Crime

A mountain of smut

Police make an arrest in a child porn ring on the Internet

PETER KUITENBROUWER November 18 1996
Crime

A mountain of smut

Police make an arrest in a child porn ring on the Internet

PETER KUITENBROUWER November 18 1996

A mountain of smut

Crime

Police make an arrest in a child porn ring on the Internet

In the Mississauga, Ont., offices of Project P, the Pornography Crime Unit of the Ontario Provincial Police, a HewlettPackard Deskjet 600c printer growls softly as it spits out another page, which falls silently into a two-inch stack on a tray. Each printout is a color photograph of one or more naked children, some in sex acts with other children, some in sex acts with adults, some with their genitals displayed. Operating the computer is Det. Rob Nickel, 28, his blond mane held back by a Nike baseball cap, the words “COPS: The largest street gang in the world” emblazoned on his T-shirt. Nickel has a formidable job: sifting through up to 30,000 computer files, about 1.3 gigabytes of material, in what police say may be the world’s largest-ever seizure of computer child pornography files. “I have to do a breakdown of what each picture is,” Nickel said last week. “We need a faster printer.”

The trail to the seizure of that staggering stack of smut began with a tip from the district attorney’s office in San Jose, Calif. A federal grand jury there indicted 16 people in July on conspiracy charges after law enforcement officials said they uncovered an Internet chat room known as the Orchid Club whose members swapped child pornography. In one case, members were giving online instructions to two participants who were molesting a 10-year-old girl. U.S. Customs and the FBI identified one of the accused as a person using an Internet service provider in Ontario, with the code name “MacPhisto.” U.S. Customs passed that information on to the OPP, and last week the Ontario force revealed that on Oct. 3, its agents raided a home in Kirkland Lake, 600 km north of Toronto, where they say they seized up to 30,000 files and a powerful computer. Video store worker Trevor Davis, 22, is to appear in court on Nov. 18 on charges of possessing, importing and distributing child pornography.

The case shows how the Internet and ever-faster modems have become a powerful tool in the hands of the world’s pedophiles. Canadian police are currently investigating or prosecuting more than a dozen cases involving possession and distribution of child porn via computer. Pedophiles find others who share their interests, and then swap stories, images and even video clips. They can also disguise their identities with code names provided by companies called anonymous remailers. “There are tremendous numbers of ways in which you can hide yourself on the Internet,” says Jim Carroll, the co-author of the Canadian Internet Handbook. “And the problem is only going to get worse. If the police think they have a challenge today, they haven’t seen anything yet.”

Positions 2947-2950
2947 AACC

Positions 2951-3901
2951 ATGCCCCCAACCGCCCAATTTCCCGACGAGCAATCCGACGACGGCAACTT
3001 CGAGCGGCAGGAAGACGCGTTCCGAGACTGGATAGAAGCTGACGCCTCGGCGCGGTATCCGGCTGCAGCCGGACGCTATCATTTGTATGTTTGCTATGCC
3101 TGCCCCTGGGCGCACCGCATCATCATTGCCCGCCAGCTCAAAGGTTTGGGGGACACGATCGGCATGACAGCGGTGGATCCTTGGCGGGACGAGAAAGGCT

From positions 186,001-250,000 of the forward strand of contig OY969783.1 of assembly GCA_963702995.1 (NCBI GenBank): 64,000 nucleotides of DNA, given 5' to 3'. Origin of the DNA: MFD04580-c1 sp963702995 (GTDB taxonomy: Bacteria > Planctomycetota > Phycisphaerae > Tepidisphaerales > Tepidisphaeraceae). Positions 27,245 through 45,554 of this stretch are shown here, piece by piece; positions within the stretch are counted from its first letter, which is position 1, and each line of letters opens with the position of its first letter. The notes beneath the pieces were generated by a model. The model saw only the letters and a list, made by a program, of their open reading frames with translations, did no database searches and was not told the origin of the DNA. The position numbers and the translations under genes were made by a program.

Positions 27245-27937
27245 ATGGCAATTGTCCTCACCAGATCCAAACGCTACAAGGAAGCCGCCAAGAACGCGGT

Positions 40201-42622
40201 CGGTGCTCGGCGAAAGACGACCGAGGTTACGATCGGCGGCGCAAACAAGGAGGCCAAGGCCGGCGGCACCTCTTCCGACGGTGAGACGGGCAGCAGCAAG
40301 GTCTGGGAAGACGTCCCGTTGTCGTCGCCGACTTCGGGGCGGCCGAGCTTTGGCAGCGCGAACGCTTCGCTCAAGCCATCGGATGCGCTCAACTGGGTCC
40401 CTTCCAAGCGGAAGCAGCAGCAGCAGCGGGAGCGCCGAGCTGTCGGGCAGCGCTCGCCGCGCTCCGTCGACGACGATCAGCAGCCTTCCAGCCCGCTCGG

The police are scrambling to catch up. Det. Staff Sgt. Bob Matthews, in his eighth year as head of Project ft says the unit got its first modem about three years ago. Now, he says, computers are involved in one way or another in all the child pornography investigations that his staff of eight detectives undertakes. He plans to hire four more officers, “ft took me a while when they guys came in and tried to explain it to me,” Matthews, a 31-year veteran of the force, says of the new medium for pornography. Now, Matthews is the proud owner of a Compaq laptop, and says: “Thank God I’m finally getting up to speed on it.”

Meanwhile, pedophiles are finding other uses for computers. In Vancouver, Det. Noreen Waters, a city police officer who works on pornography cases alongside the RCMP, says most of the child porn she seizes “still comes on the normal old routes though the mail.” But she has also investigated several cases where men hooked into the Internet and pretended to be children in order to get into increasingly intimate computer conversations with youngsters. “You could warn your child before, ‘Don’t talk to strangers,’ ” says Waters. “Now, they come right into your home.”

To fight those crimes, there is increasing cross-border cooperation among police. At the U.S. Embassy in Ottawa, Customs attaché Richard Mercier says he regularly exchanges information on computertransmitted child porn with many different jurisdictions across Canada, from British Columbia to Newfoundland. Matthews calls the co-operation with the Americans “excellent.” By tracking child-porn chat group participants to their home towns, Mercier adds, police have the opportunity to uncover local criminal offences. As for how much criminal activity is taking place, he says, there is still “no way for us to get a handle on the volume of these things.”

The job of taking the Kirkland Lake case to trial will take the police a long time. Last week in the Project P offices, officers were beginning another grim task: reading the first three volumes, each two inches thick, of child porn stories printed out from files found during the bust. Those represent just 22 out of approximately 375 stories the police have already identified among the material. There are also more than 150 video clips, some of them horrifying: in one, a child rapes another while the one being raped cries out in pain. Some of the pictures were recognizable from previously discovered child pornography books, but others appear to be new. Said Matthews, who had to fight back tears as he described the contents of some of the videos to reporters: “I mean, this is pretty scary stuff.”

PETER KUITENBROUWER